Op/Ed

Letter to the editor: Anti-vax beliefs are not new

I am writing in response to Claire Corkins’ “Ways of Seeing” article and to Alden Harwood’s letter to the editor concerning vaccinations. I am of the polio generation, and I have known people who got it. I am not an antivaxxer. I am writing only to say that there was indeed vaccine hesitancy back in those days. An article from May at the NPR website reveals that Franklin Roosevelt (himself a polio survivor) launched the National Foundation for Infantile Paralysis, which later evolved into the March of Dimes. A years-long campaign of information and donations to the effort of eradicating polio made the difference in Americans’ attitudes.

Along the way, however, vaccine-development mistakes were made, leading to deaths among children who were injected with a vaccine accidentally containing live virus. In 1955, for instance, insufficiently killed virus in the vaccine from a lab in Berkeley, California, produced infection in 200 children; many were paralyzed, and several died. Stops and starts in the rollout followed.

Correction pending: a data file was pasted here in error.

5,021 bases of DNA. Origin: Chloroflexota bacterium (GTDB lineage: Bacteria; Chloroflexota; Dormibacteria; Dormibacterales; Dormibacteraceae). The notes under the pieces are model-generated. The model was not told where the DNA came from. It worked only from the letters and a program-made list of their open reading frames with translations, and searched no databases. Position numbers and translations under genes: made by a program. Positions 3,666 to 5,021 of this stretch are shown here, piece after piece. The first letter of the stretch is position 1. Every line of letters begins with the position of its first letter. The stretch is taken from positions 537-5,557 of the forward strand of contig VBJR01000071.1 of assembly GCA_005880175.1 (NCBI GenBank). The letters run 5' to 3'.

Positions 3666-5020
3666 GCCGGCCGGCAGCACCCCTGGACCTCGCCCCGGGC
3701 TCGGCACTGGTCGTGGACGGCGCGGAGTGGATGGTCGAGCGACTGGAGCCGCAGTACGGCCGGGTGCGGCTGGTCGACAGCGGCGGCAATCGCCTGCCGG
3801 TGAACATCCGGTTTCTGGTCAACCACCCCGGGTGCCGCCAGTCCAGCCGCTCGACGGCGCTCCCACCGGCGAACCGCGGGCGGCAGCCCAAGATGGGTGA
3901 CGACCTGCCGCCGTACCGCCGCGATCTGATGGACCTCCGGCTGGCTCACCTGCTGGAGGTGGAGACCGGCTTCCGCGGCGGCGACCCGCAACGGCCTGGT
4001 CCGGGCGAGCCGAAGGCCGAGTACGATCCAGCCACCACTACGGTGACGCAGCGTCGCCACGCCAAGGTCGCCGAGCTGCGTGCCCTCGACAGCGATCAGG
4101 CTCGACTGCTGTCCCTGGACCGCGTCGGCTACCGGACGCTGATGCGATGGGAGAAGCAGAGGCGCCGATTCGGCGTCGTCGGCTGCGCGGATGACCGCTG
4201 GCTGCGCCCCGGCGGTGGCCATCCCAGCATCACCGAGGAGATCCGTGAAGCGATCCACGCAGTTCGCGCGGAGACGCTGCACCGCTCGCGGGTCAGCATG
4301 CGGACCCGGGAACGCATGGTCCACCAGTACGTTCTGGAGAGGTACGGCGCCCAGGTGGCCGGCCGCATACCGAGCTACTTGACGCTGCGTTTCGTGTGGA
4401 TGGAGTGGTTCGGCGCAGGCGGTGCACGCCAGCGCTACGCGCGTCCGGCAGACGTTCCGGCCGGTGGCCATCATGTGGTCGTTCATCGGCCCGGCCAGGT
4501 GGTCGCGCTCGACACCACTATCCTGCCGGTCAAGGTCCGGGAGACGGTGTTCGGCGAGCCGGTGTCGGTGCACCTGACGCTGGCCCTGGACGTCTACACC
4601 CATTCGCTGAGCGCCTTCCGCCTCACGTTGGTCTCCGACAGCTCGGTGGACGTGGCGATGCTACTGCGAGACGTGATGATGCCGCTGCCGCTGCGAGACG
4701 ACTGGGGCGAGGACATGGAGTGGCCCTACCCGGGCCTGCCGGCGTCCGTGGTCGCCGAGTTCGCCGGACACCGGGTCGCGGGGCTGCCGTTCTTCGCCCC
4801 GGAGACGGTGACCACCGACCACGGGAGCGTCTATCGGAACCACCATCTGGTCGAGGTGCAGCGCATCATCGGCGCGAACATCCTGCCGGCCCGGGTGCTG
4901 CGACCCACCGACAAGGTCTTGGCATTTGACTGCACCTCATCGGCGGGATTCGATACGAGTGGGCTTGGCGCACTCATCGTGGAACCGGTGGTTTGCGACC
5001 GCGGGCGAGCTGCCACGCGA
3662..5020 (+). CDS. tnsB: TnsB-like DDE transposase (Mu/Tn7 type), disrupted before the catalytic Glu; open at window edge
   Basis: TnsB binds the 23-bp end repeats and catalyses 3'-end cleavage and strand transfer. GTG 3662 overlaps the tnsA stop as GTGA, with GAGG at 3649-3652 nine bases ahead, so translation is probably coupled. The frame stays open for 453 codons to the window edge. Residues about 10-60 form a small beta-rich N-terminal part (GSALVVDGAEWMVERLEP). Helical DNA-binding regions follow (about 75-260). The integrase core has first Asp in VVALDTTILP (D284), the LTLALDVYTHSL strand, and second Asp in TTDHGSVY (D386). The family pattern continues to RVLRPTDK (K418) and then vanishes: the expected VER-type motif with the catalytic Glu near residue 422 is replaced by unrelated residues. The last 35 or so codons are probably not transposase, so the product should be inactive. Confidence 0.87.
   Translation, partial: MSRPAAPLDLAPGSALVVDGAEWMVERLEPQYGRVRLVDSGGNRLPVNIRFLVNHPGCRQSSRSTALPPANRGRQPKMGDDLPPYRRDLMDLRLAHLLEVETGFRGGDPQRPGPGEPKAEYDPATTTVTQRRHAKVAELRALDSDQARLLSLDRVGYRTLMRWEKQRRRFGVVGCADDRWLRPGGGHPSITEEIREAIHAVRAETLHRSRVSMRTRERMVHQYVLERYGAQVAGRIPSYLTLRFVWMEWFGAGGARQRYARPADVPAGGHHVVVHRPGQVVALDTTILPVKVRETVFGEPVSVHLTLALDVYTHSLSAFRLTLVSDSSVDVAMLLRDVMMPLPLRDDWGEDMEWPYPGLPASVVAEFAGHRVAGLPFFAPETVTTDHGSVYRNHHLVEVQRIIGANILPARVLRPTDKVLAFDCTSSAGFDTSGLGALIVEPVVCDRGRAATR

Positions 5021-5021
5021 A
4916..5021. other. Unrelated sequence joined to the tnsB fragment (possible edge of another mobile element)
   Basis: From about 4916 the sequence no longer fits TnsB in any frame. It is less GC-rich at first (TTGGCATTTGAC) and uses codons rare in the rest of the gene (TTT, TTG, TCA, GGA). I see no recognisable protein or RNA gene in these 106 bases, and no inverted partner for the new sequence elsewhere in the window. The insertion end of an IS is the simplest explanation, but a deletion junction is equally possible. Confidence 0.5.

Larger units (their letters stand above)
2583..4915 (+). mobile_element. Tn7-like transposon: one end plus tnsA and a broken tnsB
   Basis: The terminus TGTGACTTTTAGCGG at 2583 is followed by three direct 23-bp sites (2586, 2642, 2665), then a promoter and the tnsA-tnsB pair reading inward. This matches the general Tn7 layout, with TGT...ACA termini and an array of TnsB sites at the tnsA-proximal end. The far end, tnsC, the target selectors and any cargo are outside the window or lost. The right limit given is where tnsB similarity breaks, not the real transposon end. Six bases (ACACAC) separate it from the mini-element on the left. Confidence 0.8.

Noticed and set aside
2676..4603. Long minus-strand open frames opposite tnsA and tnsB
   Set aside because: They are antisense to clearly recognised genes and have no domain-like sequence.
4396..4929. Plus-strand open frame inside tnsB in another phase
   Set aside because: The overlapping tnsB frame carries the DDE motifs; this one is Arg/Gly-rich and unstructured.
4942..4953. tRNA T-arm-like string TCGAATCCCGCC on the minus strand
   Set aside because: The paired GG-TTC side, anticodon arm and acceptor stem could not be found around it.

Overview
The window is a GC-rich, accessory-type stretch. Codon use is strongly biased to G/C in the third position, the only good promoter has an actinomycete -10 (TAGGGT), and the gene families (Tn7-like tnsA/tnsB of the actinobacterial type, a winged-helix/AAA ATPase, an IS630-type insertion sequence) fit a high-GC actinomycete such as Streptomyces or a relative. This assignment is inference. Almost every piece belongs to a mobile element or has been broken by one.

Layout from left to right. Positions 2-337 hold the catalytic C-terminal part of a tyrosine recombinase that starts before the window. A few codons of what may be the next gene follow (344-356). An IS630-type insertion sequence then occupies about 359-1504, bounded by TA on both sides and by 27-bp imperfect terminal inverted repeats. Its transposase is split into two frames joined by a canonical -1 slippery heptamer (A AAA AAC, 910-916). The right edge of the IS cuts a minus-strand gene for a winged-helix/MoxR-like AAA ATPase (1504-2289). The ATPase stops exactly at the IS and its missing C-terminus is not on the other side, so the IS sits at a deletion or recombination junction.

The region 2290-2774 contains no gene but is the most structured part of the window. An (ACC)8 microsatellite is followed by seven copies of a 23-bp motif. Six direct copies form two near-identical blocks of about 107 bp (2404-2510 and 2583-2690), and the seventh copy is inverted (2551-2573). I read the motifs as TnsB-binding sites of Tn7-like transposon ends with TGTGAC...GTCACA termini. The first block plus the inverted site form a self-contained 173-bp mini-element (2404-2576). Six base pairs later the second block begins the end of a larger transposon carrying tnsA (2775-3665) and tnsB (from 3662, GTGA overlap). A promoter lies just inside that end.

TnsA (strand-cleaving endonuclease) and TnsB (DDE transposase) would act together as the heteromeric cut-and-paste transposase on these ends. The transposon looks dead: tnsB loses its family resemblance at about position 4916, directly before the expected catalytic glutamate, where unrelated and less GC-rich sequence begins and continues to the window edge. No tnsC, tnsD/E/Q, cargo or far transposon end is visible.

Jonas Salk and Albert Sabine were the two famous polio vaccine developers — of the “killed” virus and “live” virus versions, respectively. People were indeed cautious about that live virus version, for reasons related to those accidental deaths, among other concerns. There was most certainly parental consent involved. My mother always instructed me that I and not anyone else was in charge of my health decisions. She would not allow me to have the Sabine oral vaccine (via sugar cube). She insisted that I have the killed virus. Live virus sometimes became strong enough to cause disease.

The Salk killed-type vaccine (inactivated polio vaccine, or IPV) has replaced the live type in the United States. In 1996 the Advisory Committee on Immunization Practices made the recommendation that the US use IPV, and by 2000 IPV had replaced the oral version of the vaccine for the routine prevention of polio. No vaccine-associated paralysis has since been reported. Salk was awarded the Nobel Prize. There is always room for serious consideration of the facts and informed consent.

Marcia Merryman-Means

Vergennes

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